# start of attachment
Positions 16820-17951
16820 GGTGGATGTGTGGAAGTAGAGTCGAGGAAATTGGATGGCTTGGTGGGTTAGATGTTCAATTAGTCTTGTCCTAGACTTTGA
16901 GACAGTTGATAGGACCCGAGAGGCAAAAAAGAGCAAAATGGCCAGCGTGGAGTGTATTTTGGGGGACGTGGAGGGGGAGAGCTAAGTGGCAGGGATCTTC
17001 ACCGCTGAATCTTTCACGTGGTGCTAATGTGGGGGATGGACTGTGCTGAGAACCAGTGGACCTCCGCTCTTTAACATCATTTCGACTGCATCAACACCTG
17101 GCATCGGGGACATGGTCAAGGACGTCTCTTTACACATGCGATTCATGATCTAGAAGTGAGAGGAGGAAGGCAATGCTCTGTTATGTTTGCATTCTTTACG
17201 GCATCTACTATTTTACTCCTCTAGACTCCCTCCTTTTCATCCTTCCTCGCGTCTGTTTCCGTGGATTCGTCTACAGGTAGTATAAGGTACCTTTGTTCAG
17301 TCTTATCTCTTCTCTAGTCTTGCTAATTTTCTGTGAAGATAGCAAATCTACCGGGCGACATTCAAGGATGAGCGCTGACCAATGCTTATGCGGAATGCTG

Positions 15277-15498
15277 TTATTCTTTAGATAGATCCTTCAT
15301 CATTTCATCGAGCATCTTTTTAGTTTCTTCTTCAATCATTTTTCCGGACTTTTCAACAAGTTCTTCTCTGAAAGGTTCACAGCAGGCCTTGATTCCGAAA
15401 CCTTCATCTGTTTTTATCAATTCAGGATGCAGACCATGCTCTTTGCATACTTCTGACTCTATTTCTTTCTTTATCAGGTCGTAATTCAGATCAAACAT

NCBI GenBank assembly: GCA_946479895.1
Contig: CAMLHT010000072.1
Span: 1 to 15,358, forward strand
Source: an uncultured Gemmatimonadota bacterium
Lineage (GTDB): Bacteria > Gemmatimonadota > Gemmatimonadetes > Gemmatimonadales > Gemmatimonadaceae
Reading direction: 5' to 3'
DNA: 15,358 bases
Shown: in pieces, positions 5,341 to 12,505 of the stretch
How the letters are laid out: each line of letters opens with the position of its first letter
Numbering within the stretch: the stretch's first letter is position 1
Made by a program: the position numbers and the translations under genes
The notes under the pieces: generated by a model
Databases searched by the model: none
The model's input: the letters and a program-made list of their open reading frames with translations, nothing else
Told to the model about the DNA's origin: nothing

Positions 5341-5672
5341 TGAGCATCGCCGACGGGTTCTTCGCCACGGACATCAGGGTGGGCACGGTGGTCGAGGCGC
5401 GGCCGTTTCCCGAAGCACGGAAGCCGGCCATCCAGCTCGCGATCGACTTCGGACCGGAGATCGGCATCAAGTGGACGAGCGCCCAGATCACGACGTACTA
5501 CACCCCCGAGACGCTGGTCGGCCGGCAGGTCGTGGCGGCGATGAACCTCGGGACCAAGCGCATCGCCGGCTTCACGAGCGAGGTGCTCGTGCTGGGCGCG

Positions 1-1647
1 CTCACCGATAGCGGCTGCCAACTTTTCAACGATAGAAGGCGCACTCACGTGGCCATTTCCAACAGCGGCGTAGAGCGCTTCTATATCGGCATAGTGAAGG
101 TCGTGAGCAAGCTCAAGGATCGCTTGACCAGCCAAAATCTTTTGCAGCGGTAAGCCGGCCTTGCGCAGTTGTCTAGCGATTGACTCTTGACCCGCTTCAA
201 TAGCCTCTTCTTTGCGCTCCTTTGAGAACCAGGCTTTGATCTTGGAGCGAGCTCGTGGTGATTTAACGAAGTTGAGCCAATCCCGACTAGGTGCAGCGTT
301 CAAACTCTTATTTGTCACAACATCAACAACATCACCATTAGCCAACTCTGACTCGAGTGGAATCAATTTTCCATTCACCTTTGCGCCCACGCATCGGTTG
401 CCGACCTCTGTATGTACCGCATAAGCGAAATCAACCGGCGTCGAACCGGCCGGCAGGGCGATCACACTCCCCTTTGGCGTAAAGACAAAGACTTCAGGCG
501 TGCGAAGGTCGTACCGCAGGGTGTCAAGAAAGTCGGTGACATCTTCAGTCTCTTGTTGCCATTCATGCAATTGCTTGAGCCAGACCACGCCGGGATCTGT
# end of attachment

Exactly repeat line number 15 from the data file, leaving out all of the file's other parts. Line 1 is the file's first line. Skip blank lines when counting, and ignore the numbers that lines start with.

Source: an uncultured Gemmatimonadota bacterium